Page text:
When it comes to collecting unemployment benefits, the laws may seem a bit murky. Who is eligible and what circumstances qualify or disqualify you from receiving compensation?
The rules are complex, especially in terms of how the reasons behind your leaving your job affect your ability to receive unemployment compensation. Moreover, they vary from state to state. One frequently-asked question is, “Can I use unemployment to care for a sick family member?”
Keep reading for the laws surrounding this and related topics. For the purposes of this article, we use New York State as an example, but remember that laws often vary according to your state.
It’s rare that you’ll be able to collect short-term disability and unemployment disability benefits simultaneously. Some states allow you to collect one or the other. In New York, you may receive temporary disability benefits if a medical condition prevents you from doing your work.
If you resign from your job because of a serious medical condition, you may be able to receive unemployment in some states, but New York is not one of them. (Note that in some states that do provide unemployment for medical reasons, the condition must be linked to your job.) The ability to work is often of a condition for being eligible for these benefits (however, if your employer doesn’t make reasonable accommodations for a medical condition, that’s another story).
Considered a “compelling family circumstance,” New York is one of 15 states that enables you to collect unemployment benefits if you need to leave your job to care for a sick family member. However, you may not receive them unless and until you are able to work again. Part of the condition of receiving these benefits in all states is the ability to physically work and being engaged in an active job search, as well as a willingness to accept job offers.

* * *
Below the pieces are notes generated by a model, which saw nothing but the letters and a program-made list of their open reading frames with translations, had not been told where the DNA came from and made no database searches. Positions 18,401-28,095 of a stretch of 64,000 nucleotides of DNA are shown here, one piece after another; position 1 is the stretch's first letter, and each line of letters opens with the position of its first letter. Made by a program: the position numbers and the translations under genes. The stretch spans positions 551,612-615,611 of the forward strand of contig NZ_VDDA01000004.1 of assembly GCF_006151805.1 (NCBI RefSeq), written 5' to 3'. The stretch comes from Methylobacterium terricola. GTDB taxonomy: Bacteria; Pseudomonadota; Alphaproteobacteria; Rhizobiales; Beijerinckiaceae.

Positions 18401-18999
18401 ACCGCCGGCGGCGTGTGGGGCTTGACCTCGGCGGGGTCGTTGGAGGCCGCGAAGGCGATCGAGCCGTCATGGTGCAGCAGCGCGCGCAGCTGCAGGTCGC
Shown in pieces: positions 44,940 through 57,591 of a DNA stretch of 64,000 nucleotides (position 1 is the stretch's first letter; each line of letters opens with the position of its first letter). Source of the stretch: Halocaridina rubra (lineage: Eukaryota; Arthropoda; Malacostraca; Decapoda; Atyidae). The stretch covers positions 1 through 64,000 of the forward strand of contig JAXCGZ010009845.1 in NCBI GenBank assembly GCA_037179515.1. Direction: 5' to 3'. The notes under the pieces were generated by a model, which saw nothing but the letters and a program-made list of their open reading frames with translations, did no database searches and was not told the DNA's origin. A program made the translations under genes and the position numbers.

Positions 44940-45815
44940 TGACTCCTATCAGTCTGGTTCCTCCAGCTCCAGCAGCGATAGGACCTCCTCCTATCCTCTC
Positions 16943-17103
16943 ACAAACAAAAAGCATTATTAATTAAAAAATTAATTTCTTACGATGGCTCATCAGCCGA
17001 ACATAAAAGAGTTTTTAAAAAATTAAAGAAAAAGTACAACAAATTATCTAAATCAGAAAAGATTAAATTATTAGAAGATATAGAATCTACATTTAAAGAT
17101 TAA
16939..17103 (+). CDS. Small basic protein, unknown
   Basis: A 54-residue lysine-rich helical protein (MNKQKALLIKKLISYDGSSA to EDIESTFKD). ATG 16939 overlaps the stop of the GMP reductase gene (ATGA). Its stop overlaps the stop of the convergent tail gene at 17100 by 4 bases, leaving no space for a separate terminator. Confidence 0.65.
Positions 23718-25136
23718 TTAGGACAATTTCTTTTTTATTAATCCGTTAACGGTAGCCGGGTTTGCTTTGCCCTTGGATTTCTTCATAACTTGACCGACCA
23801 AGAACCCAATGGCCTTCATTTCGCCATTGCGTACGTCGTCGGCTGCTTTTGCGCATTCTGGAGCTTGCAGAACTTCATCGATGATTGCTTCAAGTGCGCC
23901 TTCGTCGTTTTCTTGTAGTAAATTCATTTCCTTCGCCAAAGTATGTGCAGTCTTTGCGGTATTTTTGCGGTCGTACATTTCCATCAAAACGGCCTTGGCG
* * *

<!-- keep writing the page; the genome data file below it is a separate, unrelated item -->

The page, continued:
In other words, if your caretaker duties interfere with those conditions, you may not be eligible to receive unemployment. You may, however, still qualify if your job was terminated while you were on leave through the Family and Medical Leave Act FMLA — provided, of course, you are again able to work.
In New York, employers must provide disability benefits to employees who are injured due to on- or off-job reasons. However, you can’t receive both types of benefits simultaneously. If your disability renders you ineligible for unemployment benefits, you may begin to collect disability benefits.
These benefits are cash-only and have certain conditions attached. For example, they are generally 50% of your average weekly wages for the previous eight weeks you worked but are capped at $170 per week. They may be paid for a maximum of 26 weeks within a year-period (52 consecutive weeks).
If you left your job voluntarily, you are not eligible to collect unemployment. Moreover, as noted above, conditions of receiving the benefit include actively looking for a job and being willing and able to accept an offer of employment for work that you are capable of performing.
That means that if you’ve chosen to be a stay-at-home mom, it’s unlikely that you’re eligible for unemployment. If, however, your employer terminated you or was unable to provide reasonable accommodations and was aware of your needs and circumstances, then you may be eligible.
Moreover, if you left your job willingly because it in some way posed a threat to the safety of your child or family member, you may also be eligible.
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